We all accept the fact that the U.S. Dollar is currency. But is gold a better alternative?
A recent Forbes column from Keith Weiner touches on what money really is contrary to what the popular belief might be, and how using gold as opposed to the dollar when assessing value would benefit everyone. Weiner, a long-time advocate of the gold standard, reminds readers that a large reason why the dollar is used as a medium of exchange as opposed to gold is because the government taxes the precious metal.
Weiner points out that the dollar is considered money because the government imposes it as such. Further, the government hinders the circulation of gold as a currency by treating it as a commodity (as opposed to currency), which thus subjects it to taxation.
Weiner strongly disagrees with such a view, insisting that gold is the actual money and that "the dollar may circulate, but it's not money. It's just a small slice of the government's debt. It's an I.O.U., a promise to pay, though most have long forgotten what the government once paid — gold."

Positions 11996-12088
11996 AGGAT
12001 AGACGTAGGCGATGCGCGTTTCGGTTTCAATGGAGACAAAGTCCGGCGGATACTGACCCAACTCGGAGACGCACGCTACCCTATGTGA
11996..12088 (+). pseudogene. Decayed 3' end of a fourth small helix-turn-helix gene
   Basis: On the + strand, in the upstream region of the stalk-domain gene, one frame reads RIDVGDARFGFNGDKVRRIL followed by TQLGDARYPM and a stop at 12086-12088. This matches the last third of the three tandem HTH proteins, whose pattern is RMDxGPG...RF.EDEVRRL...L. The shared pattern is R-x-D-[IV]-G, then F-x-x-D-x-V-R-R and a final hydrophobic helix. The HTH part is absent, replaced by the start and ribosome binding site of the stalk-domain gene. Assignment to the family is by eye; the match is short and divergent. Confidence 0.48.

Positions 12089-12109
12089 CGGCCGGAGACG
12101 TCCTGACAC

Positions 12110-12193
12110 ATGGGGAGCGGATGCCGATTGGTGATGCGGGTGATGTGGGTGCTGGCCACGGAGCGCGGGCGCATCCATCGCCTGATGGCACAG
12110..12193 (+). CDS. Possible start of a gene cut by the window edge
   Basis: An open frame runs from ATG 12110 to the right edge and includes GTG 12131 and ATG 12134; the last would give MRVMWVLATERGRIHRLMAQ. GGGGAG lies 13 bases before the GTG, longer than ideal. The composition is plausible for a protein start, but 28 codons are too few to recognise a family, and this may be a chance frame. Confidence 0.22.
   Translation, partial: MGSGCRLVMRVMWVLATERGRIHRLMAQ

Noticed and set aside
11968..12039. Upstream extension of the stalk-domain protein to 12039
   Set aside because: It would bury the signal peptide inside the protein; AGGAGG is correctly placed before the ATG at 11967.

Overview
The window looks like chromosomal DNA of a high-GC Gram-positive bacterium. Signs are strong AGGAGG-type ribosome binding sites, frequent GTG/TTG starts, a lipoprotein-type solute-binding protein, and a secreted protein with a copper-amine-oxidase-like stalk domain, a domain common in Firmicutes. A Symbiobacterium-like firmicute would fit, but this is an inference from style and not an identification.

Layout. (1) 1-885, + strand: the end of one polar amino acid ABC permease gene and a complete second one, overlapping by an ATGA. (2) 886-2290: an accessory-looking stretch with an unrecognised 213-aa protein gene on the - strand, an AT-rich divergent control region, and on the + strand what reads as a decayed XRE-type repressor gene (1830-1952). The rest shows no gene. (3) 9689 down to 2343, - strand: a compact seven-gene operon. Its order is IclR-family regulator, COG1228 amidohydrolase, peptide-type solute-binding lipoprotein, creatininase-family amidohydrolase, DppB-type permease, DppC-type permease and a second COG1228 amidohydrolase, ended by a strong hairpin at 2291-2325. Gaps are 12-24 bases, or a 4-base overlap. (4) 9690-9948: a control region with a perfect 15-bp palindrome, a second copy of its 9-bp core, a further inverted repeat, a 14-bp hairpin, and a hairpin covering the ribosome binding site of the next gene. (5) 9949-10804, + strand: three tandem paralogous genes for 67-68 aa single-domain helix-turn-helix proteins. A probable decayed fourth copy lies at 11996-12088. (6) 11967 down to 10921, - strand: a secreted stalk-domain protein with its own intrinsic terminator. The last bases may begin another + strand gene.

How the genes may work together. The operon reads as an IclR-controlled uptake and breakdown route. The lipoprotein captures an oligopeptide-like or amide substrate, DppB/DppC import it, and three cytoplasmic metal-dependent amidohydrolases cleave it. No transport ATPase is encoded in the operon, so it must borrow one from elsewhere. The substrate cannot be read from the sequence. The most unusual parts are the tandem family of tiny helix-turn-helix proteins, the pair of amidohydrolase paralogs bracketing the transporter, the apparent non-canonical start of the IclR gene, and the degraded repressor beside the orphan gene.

He further argues that, ultimately, the "government can't change the laws of economics, such as transforming its paper into money." Weiner also believes that re-introducing gold into commerce would improve the free markets and, overall, have a positive impact on the economy.
Weiner concludes by noting that the dollar can't be an appropriate measure of value as its own value is on a constant decline, saying that a "falling unit of measure doesn't work." According to Weiner, there needs to exist a better way to gauge value than merely using whatever is currently the accepted medium of exchange, especially if said medium is an imposed one, stating that "gold is, by far, the best measure of value. Nothing else comes close, certainly not the dollar."
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